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5 Things to Do That Guarantee You'll be Ignored
Author: Susan Harrow

1. Make excuses.

When you apologize, make excuses, mumble, or indicate hesitation before introducing an idea you immediately put yourself at a disadvantage. This isn't the time to say you're sorry. Save that for when you've really pulled a boner. Start your sentence with a strong, clear thought. Think of these first words as the headline that prepares your audience for the fascinating information to come.

2. Let yourself be interrupted.

Let yourself be interrupted and you've just been put into a one- down position. Insist on being heard by putting your hand up like a stop sign or by saying the person's name, then, *Just a moment,* and continue right away until you've finished your thought. People will respect the fact that you think your thoughts are important enough to be listened to. If you respect yourself you get respect in return.

3. Scrunch in your body.

Don't become the incredible shrinking woman. Take up as much space as possible (that feels comfortable without being obvious). Opening your body posture and then spreading out in a relaxed fashion indicates you are vulnerable and powerful, not afraid of attack. Put your arms on the chair's arms or sling them over the back of your chair or the chair next to you. Sit up straight. Assume that you already possess power and stature.

4. Ramble.

Powerful people use less words. Their audience takes those few words to be of big import. Out of respect please organize your thoughts ahead of time, even if it's just for a few seconds in your own mind. People will want to listen to you versus being tempted to tune out. Many people talk *stream of consciousness* which can be interpreted as thoughtless and hard to follow. We've all tried to comprehend someone who is *thinking out loud.* An important meeting, media or job interview isn't the time to do it. You want people to say, *Aha! I get the point* versus, *Where the heck is he going with this?*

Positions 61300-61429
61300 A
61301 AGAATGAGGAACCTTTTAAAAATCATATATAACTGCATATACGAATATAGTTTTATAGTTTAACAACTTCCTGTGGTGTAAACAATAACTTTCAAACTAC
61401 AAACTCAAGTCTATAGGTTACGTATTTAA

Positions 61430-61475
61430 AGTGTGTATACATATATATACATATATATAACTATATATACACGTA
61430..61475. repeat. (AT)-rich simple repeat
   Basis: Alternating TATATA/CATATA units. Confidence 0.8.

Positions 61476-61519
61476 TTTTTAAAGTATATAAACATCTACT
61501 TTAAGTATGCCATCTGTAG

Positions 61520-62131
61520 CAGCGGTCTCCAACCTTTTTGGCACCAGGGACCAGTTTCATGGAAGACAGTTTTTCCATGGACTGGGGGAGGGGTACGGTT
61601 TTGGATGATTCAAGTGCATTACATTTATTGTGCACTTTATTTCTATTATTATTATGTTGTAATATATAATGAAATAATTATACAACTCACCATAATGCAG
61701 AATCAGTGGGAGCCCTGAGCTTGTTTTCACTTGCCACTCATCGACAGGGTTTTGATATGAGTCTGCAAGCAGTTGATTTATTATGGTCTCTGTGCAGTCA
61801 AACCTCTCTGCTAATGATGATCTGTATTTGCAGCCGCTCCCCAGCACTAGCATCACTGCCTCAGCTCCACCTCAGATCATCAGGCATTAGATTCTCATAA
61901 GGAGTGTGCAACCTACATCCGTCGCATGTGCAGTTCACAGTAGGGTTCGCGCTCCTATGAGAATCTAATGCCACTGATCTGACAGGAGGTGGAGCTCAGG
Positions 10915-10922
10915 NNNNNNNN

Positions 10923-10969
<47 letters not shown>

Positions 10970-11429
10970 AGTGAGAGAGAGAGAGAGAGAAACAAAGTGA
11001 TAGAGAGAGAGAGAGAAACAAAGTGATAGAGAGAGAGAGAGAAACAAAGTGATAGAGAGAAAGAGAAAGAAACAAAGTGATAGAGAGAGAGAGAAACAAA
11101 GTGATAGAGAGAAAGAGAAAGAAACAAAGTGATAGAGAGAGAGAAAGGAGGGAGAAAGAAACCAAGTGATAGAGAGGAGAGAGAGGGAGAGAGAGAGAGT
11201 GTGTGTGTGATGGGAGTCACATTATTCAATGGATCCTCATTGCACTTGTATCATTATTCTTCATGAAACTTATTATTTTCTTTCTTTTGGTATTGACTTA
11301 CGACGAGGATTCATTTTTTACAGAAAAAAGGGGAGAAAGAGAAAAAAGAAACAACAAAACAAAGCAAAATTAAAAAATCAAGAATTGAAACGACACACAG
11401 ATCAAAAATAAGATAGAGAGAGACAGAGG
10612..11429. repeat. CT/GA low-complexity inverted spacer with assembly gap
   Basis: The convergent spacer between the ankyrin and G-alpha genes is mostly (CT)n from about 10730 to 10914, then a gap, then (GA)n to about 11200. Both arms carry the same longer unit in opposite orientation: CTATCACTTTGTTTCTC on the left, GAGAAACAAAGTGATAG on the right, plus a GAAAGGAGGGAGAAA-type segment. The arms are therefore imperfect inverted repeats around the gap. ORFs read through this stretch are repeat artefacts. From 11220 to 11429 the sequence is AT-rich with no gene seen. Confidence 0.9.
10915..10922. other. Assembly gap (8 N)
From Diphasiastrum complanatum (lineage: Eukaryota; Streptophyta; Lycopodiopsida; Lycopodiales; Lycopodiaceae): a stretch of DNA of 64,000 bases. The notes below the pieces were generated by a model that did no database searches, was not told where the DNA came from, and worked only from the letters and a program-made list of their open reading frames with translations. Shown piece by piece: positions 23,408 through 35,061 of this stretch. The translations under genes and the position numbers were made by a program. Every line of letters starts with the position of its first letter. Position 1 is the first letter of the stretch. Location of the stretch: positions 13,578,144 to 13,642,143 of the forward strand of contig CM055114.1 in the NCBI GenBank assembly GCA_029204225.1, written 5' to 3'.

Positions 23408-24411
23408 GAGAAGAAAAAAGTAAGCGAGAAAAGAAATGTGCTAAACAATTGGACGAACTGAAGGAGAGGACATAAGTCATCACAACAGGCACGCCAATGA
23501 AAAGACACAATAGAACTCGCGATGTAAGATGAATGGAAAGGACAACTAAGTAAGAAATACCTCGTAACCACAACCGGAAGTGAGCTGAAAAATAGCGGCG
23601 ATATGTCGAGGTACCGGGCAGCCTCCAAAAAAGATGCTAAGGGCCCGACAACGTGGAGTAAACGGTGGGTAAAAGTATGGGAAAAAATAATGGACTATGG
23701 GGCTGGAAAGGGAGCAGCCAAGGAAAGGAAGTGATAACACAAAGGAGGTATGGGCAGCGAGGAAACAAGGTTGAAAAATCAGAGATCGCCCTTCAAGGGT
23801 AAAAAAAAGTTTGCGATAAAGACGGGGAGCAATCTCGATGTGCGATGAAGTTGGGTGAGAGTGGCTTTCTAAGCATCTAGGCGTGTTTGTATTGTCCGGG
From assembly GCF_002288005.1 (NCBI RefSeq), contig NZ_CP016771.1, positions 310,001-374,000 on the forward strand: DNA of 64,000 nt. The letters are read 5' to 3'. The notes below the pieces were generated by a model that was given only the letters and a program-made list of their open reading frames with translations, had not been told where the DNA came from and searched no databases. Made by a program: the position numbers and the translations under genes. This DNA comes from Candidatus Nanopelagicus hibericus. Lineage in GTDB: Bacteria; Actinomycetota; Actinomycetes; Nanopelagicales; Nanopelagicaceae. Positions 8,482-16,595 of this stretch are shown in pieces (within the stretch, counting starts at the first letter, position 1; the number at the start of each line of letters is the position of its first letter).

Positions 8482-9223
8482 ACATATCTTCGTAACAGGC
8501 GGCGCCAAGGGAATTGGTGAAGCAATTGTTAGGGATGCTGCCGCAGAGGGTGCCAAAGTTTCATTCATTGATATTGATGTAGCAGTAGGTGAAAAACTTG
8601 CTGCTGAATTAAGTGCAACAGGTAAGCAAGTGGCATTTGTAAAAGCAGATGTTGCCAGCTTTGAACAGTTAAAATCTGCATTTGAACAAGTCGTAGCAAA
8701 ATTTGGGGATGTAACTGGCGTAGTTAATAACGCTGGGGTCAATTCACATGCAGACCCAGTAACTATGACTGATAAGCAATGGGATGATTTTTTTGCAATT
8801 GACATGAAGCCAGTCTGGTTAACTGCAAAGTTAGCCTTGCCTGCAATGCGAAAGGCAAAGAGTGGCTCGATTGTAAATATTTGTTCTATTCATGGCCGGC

5. Rush.

Powerful people speak more slowly. They aren't afraid of interruption. If they are interrupted they may just stare a person down. Non-verbal communication can be more effective than verbal communication in certain circumstances. I used the silence method frequently when I taught high school in the mission district of San Francisco where many gang kids kept knives in their boots for protection. If a student began to talk when I or another student was speaking, I'd just stop and look at him until he stopped. It didn't take long for that behavior to cease.

Follow these five points and you'll command respect and gain interest from your audience, whoever they are.

Copyright (c) 2006 by Susan Harrow. All rights reserved.

Article Source: http://www.myarticlepub.com - Free Reprint Articles

Susan Harrow is a top media coach, marketing strategist and author. Learn more about getting good press and self-promotion to gain publicity for your business, product or cause in *Sell Yourself Without Selling Your Soul*(HarperCollins) www.prsecrets.com.

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